There seems to be more than one source of male steroid hormones in the body: and to be precise, certain gut bacteria can be a source of male steroid hormones. In an article published in the Journal of Lipid Research, researchers show that a bacterial species converts glucocorticoids into androgens, a group of male steroid hormones. The implication is that the endocrine system may not be the only source of androgens and other regulatory molecules: the intestinal microbiota, in fact, could represent another one. Phillip Hylemon of Virginia Commonwealth University explains that since the 1960s there is evidence that secondary bile acids, which are microbial products produced by primary bile acids secreted by the gall bladder, are related to cholesterol gallstones. These are positively associated with intestinal colic and acute pancreatitis in case of bile duct occlusion. Furthermore, the altered metabolism of bile salts by the intestinal bacterial flora seems to positively associate with colon cancer.
The research team elaborated on the way in which the bacterium Clostridium scindens carries out the hormonal transformation of bile acid. But it turns out that C. scindens can modify glucocorticoids and convert them to androgens. Why is this important? Hylemon explains that, in the gut, androgen steroids can be further modified by other members of the intestinal microbiota to produce testosterone derivatives. It is then possible that these steroid metabolites interact with the host nuclear receptors or other intestinal organisms. In males, for example, the prostate gland is close to the wall of the rectum. Therefore, androgens produced by intestinal bacteria are able to passively pass, possibly altering the physiology of prostate cells. And this could represent a mechanism that hides beneath the appearance of benign prostatic hypertrophy as we age. C. scindens is the only bacterium in the human gastrointestinal tract so far identified to do this, but how does it convert the glucocorticoids into androgens?
Hylemon and colleagues used high-speed nucleic acid sequences to identify the genes encoding the enzymes involved in this biotransformation. They knew that genes were activated by cortisol, a steroid hormone induced by stress. By comparing the levels of messenger RNA (mRNA) of C. scindens grown in liquid culture with and without cortisol, investigators reasoned that they would be able to identify candidate genes. They identified a group of genes encoding a trans-ketolase enzyme that is different from those involved in sugar metabolism. But the researchers still do not know if this bacterial enzyme has evolved specifically to carry out the bio-transformation of glucocorticoids into androgens. The implication of the work is that C. scindens could play an important role in the endocrine system. Doctors Hylemon and Ridlon comment: “It is generally recognized in the field that the intestinal microbiota is a virtual organ, and we believe that, like other organs of the body, this organ has specialized cells that produce hormones derived from bile acids synthesized by the host and steroid hormones.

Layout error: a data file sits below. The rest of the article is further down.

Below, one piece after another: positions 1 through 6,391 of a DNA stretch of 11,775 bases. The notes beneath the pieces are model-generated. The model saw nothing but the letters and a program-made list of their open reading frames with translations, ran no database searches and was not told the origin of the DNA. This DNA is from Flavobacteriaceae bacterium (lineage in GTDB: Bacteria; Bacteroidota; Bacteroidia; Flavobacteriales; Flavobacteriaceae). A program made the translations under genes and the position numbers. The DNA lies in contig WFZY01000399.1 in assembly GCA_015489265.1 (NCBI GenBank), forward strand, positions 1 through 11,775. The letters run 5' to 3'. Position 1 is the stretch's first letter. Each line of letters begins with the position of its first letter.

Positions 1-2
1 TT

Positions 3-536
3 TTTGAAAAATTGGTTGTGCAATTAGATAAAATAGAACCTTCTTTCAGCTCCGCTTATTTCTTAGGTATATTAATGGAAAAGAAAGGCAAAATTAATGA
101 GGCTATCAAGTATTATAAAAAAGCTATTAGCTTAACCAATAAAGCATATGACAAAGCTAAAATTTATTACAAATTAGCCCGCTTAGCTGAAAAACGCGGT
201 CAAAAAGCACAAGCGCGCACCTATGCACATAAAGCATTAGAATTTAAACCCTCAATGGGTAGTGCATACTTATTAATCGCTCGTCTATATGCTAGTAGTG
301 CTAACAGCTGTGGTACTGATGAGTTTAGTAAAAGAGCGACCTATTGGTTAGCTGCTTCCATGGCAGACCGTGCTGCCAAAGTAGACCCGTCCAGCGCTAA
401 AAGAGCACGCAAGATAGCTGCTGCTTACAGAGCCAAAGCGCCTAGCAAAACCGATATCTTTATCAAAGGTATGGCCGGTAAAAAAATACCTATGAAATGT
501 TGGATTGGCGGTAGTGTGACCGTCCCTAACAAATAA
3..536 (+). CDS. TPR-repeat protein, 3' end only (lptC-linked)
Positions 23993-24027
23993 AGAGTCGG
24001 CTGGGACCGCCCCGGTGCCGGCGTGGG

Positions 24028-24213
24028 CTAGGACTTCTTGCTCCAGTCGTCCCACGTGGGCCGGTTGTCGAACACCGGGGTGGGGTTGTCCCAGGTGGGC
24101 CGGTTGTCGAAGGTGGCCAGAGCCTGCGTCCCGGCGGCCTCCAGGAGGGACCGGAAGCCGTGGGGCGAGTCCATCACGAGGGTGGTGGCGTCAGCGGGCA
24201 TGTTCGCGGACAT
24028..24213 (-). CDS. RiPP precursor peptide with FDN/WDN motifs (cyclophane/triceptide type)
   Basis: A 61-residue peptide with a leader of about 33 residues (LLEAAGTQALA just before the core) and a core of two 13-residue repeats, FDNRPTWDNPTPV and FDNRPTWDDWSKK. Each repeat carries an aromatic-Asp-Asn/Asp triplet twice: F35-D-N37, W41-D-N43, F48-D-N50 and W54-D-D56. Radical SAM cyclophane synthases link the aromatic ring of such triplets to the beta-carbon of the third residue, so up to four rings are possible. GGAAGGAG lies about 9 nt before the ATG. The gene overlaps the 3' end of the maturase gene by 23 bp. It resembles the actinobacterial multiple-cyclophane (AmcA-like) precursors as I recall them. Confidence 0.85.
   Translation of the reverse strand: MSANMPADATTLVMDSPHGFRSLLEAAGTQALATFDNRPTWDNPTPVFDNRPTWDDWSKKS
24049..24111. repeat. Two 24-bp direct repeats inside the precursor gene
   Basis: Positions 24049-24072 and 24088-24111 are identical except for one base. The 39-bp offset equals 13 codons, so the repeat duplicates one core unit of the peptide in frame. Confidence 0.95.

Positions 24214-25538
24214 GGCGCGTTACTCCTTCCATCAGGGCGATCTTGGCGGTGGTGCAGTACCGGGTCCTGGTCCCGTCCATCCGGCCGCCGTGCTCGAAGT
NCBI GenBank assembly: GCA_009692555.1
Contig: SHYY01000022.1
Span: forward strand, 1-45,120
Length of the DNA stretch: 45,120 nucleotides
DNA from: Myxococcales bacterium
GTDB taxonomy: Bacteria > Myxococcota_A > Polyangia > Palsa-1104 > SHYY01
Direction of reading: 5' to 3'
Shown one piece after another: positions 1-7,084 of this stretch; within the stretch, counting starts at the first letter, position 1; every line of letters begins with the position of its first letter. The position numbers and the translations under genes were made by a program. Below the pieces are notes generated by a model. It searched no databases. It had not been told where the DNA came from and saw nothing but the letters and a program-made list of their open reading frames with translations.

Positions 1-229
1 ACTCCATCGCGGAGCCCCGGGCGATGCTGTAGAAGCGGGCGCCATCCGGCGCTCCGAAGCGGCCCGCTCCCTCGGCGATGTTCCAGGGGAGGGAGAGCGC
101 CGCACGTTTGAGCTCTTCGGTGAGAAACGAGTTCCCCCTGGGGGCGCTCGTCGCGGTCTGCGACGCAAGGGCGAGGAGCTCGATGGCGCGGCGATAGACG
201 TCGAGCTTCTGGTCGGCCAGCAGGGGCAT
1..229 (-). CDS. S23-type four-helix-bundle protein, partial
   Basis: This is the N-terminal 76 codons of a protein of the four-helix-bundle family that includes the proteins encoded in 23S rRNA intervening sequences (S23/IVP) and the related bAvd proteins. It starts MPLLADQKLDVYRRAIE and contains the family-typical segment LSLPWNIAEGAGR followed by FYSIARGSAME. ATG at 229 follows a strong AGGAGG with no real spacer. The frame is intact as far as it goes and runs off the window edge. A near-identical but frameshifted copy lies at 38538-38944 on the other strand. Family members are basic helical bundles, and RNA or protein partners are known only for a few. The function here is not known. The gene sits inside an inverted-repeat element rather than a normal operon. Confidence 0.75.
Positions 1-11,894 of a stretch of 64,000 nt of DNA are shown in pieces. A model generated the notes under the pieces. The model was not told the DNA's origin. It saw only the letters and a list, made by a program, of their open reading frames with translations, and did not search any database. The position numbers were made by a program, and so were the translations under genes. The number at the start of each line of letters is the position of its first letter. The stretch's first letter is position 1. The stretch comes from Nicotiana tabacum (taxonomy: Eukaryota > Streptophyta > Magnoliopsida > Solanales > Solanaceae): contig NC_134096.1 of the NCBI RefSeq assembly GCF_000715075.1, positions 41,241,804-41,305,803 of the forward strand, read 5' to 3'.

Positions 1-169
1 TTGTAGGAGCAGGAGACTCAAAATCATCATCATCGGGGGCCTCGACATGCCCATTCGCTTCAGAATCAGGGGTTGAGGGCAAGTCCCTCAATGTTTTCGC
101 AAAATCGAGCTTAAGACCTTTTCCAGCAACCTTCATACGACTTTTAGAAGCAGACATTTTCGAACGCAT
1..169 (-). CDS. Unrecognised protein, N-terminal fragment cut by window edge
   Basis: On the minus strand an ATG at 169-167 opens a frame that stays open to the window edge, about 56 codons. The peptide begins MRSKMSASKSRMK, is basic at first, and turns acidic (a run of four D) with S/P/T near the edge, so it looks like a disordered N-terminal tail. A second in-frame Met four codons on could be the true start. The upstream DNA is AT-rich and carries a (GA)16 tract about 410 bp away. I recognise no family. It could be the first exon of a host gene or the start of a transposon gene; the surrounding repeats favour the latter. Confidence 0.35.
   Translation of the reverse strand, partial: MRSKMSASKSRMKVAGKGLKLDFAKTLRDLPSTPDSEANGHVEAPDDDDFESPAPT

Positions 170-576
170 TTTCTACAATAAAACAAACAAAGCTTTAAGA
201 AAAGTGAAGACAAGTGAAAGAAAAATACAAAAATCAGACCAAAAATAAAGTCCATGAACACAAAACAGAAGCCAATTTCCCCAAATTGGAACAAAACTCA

Because the intestinal microbiota is able to produce hormones, there are no more doubts: the gut microbiota is an endocrine organ. “The research team would now like to investigate whether these androgen-like molecules have the same effects. on the physiology of those generated by the human endocrine system, Hylemon says: “Our next step is to screen bile acids and the metabolites of steroid hormones generated by bacteria. In fact, they can bind and activate both surface receptors and nuclear receptors, being able to generate confusion on the interpretation of responses”. The results of this study have enormous implications on the connections between human health and the immune system. If it is true that certain intestinal bacteria can contribute to the synthesis of steroid hormones, one could understand why certain diseases are more frequent in one sex than in the other. E.g. autoimmune diseases such as rheumatoid arthritis, systemic lupus and multiple sclerosis, have a significantly higher incidence among women than men, What does this depend on the differences in composition between the human intestine and the woman? This hypothesis has been described, but not detailed. Is it possible that C. scindens preferably colonizes the male intestine with respect to the female one?
To complicate matters, the team’s study found that the bacterium Propionimicrobium lymphophilum, a normal colonizer of the urinary tract, also expresses an almost identical enzyme (17,20-desmolase). What is the meaning of this phenomenon? Let the confirmations and answers come from the experts.
- edited by Dr. Gianfrancesco Cormaci, PhD, specialist in Clinical Biochemistry.
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